|The Japan-Vietnam Medical Instrument JSC (JVC) targets VND630 billion (US$28 million) in net revenue for 2017, an increase of 26 per cent from last year’s number, the management board said at the company’s annual shareholder meeting on Thursday.— Photo baodautu.vn|
HÀ NỘI — The Japan-Vietnam Medical Instrument JSC (JVC) targets VNĐ630 billion (US$28 million) in net revenue for 2017, an increase of 26 per cent from last year’s number, the management board said at the company’s annual shareholder meeting on Thursday.
JVC also aims to earn VNĐ19 billion in post-tax profit, which would be a huge improvement compared to a loss of VNĐ31.7 billion made in 2016.
Last year, the company managed to reduce its losses to VNĐ31.7 billion from VNĐ1.36 trillion in 2015 and cut its bad debt provision to VNĐ23 billion from VNĐ1.3 trillion in 2015.
However, the management board said that JVC will not make dividend payout for 2017 if the company still records accumulated loss by the end of the year.
In 2016, JVC managed to reclaim the market shares in 14 southern provinces and became the authorised dealer of the Japan-based technology conglomerate Hitachi.
It also plans to participate in new hospital projects, make stronger investment in private healthcare sector and reduce its inventory to help improve its performance.
To achieve such results, the management board said that JVC could be divided into two units, with one keeping all “bad” assets and the other one keeping “good” assets.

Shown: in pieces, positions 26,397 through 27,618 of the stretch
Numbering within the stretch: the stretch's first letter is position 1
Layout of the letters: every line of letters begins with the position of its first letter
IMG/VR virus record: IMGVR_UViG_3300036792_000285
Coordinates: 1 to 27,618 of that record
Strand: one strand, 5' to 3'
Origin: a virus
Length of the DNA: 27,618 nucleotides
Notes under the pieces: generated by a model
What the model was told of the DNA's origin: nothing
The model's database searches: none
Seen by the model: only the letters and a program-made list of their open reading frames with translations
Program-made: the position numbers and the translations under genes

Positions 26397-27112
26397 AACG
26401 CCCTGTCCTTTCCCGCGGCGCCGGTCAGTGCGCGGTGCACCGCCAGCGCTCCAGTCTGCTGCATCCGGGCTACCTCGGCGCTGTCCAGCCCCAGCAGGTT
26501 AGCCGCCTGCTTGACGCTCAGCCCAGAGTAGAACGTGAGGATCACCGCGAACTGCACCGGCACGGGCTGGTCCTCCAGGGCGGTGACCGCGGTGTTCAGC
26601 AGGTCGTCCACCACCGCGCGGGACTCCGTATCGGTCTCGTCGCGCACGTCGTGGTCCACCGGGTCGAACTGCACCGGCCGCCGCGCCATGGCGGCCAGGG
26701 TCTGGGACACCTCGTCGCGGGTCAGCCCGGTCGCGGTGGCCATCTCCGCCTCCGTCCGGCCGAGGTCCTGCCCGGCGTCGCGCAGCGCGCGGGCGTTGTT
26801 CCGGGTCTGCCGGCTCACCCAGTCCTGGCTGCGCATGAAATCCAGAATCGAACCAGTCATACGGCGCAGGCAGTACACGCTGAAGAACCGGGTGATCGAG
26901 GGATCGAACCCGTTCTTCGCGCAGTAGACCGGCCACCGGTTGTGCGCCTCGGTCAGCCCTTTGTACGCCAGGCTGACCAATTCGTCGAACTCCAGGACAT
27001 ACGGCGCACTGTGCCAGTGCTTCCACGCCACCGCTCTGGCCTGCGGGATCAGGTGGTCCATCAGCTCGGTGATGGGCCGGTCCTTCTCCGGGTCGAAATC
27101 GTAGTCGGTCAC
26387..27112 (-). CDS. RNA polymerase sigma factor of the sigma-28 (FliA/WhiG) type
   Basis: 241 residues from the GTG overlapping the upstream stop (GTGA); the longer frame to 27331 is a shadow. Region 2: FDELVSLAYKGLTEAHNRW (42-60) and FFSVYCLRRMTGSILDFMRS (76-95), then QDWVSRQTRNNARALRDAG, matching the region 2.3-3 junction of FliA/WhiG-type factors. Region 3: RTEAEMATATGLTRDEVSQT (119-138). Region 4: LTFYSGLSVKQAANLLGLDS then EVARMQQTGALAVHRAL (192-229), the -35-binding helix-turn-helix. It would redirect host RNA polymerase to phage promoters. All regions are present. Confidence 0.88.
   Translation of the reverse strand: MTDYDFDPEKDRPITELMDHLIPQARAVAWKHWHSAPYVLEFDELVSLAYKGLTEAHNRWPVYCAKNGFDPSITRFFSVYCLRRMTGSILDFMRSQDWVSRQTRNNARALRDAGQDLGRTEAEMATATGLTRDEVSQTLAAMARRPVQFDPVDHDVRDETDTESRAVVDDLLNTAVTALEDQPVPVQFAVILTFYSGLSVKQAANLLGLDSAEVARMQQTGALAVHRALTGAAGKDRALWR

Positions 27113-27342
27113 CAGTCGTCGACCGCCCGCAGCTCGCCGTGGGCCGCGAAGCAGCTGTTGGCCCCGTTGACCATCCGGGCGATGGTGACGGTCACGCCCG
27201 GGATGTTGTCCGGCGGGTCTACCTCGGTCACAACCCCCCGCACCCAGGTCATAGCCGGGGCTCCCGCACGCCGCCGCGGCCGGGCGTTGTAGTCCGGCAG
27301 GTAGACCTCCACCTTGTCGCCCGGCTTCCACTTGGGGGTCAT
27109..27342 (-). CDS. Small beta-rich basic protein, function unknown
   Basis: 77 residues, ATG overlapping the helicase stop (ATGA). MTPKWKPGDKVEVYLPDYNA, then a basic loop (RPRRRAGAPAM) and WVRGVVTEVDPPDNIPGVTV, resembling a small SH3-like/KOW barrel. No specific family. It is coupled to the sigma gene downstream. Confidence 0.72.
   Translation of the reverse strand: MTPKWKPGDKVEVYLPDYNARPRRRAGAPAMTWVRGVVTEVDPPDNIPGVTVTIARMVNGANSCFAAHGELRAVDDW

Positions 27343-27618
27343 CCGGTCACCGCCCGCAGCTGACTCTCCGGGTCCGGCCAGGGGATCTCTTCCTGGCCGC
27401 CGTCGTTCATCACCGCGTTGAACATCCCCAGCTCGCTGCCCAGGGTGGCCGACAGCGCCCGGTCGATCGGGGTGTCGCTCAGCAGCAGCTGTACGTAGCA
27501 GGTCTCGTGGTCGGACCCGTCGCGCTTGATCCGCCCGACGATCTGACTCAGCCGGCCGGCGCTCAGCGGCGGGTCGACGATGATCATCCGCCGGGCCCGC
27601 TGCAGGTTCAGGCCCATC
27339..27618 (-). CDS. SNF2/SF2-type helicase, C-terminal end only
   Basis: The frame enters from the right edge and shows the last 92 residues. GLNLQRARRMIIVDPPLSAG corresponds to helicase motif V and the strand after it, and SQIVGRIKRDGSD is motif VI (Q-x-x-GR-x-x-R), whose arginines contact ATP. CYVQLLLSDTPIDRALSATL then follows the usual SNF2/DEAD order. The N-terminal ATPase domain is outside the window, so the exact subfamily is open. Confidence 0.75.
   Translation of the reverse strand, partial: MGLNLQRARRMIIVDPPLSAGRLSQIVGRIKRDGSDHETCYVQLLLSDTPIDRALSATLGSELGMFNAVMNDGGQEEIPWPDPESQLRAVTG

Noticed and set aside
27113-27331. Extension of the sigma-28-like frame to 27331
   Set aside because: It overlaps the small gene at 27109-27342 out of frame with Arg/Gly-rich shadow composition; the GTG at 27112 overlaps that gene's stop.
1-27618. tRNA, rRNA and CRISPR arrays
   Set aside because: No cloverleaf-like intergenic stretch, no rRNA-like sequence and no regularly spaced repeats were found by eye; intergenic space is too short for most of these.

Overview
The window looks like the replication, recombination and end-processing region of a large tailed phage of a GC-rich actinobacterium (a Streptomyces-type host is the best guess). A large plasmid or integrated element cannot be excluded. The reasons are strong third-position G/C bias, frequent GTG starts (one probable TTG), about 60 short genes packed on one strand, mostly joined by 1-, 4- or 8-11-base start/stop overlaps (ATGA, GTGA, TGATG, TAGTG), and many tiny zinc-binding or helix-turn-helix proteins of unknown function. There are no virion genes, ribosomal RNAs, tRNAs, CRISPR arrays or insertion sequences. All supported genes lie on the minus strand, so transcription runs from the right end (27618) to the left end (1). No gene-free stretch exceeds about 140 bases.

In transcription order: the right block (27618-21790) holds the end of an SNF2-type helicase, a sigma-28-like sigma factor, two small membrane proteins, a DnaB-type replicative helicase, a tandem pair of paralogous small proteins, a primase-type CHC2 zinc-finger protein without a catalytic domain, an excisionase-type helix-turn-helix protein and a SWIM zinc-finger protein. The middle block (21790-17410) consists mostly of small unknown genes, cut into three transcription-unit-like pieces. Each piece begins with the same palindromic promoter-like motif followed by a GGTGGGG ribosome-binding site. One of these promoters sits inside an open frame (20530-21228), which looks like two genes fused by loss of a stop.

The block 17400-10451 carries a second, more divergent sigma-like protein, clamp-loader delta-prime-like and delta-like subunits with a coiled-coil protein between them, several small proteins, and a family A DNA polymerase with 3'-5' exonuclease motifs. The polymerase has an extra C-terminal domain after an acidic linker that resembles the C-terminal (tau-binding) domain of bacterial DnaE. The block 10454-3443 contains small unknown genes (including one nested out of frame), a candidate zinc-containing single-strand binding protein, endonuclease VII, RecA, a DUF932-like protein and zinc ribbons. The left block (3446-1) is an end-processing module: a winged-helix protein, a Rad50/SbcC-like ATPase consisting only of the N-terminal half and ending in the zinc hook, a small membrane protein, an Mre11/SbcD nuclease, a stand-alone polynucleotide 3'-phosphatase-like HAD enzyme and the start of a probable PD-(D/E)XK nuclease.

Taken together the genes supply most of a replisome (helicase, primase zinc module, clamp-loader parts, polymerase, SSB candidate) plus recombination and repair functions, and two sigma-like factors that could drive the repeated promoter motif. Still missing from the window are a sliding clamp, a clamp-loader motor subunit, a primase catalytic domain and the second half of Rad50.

The “good” unit will have to make dividend payouts for shareholders if it makes profit while the other one will operate to collect receivables and will be sold in the future.
However, the plan has not been completed as the management board is having difficulty discussing with major shareholders of the company.
At the shareholder meeting, the management board said that the division of the firm is a part of the plan to improve business efficiency and deal with its payables problem.
One of the main problems is the company has trouble classifying its payables and receivables from each other, while some of its customers are unwilling to work with the company on this issue.
The issue has caused JVC a lot of trouble in collecting legal documents, financial reports and invoices, which have gone missing, to process and deal with debts while the company has spent a part of its revenue in the past few years as bad debt provision, which is a factor that has weighed down its profit in recent years.
The company has asked the police and other government agencies to help collect its receivables but gained few results from this effort.
In addition, JVC also has troubles with its stockpiles and assets used under associate and cooperative agreements with its partners, which have taken too much time to manage and keep track of. — VNS